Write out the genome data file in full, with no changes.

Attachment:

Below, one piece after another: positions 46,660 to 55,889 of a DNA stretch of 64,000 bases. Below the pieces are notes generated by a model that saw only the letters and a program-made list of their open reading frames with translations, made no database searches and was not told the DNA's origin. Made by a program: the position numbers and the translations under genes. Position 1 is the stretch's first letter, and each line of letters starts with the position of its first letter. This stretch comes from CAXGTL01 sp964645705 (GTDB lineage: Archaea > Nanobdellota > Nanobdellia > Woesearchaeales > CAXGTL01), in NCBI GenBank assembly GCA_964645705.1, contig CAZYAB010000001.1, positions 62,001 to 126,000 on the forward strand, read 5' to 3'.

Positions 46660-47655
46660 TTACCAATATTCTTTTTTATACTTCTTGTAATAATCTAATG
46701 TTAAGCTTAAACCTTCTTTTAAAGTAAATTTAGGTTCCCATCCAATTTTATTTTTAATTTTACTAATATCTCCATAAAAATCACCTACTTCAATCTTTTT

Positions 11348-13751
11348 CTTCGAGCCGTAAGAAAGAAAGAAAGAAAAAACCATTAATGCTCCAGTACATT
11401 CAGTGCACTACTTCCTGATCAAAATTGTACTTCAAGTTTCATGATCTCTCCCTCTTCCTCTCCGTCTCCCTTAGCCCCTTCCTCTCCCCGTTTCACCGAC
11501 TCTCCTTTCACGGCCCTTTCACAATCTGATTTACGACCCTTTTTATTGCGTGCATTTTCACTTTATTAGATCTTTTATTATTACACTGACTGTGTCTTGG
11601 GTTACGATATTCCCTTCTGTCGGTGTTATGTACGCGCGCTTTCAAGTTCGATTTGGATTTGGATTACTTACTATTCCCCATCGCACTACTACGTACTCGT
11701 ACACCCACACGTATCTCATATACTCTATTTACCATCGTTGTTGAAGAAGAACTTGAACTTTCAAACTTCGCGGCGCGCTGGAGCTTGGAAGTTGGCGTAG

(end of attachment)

Below, one piece after another: positions 46,660 to 55,889 of a DNA stretch of 64,000 bases. Below the pieces are notes generated by a model that saw only the letters and a program-made list of their open reading frames with translations, made no database searches and was not told the DNA's origin. Made by a program: the position numbers and the translations under genes. Position 1 is the stretch's first letter, and each line of letters starts with the position of its first letter. This stretch comes from CAXGTL01 sp964645705 (GTDB lineage: Archaea > Nanobdellota > Nanobdellia > Woesearchaeales > CAXGTL01), in NCBI GenBank assembly GCA_964645705.1, contig CAZYAB010000001.1, positions 62,001 to 126,000 on the forward strand, read 5' to 3'.

Positions 46660-47655
46660 TTACCAATATTCTTTTTTATACTTCTTGTAATAATCTAATG
46701 TTAAGCTTAAACCTTCTTTTAAAGTAAATTTAGGTTCCCATCCAATTTTATTTTTAATTTTACTAATATCTCCATAAAAATCACCTACTTCAATCTTTTT

Positions 11348-13751
11348 CTTCGAGCCGTAAGAAAGAAAGAAAGAAAAAACCATTAATGCTCCAGTACATT
11401 CAGTGCACTACTTCCTGATCAAAATTGTACTTCAAGTTTCATGATCTCTCCCTCTTCCTCTCCGTCTCCCTTAGCCCCTTCCTCTCCCCGTTTCACCGAC
11501 TCTCCTTTCACGGCCCTTTCACAATCTGATTTACGACCCTTTTTATTGCGTGCATTTTCACTTTATTAGATCTTTTATTATTACACTGACTGTGTCTTGG
11601 GTTACGATATTCCCTTCTGTCGGTGTTATGTACGCGCGCTTTCAAGTTCGATTTGGATTTGGATTACTTACTATTCCCCATCGCACTACTACGTACTCGT
11701 ACACCCACACGTATCTCATATACTCTATTTACCATCGTTGTTGAAGAAGAACTTGAACTTTCAAACTTCGCGGCGCGCTGGAGCTTGGAAGTTGGCGTAG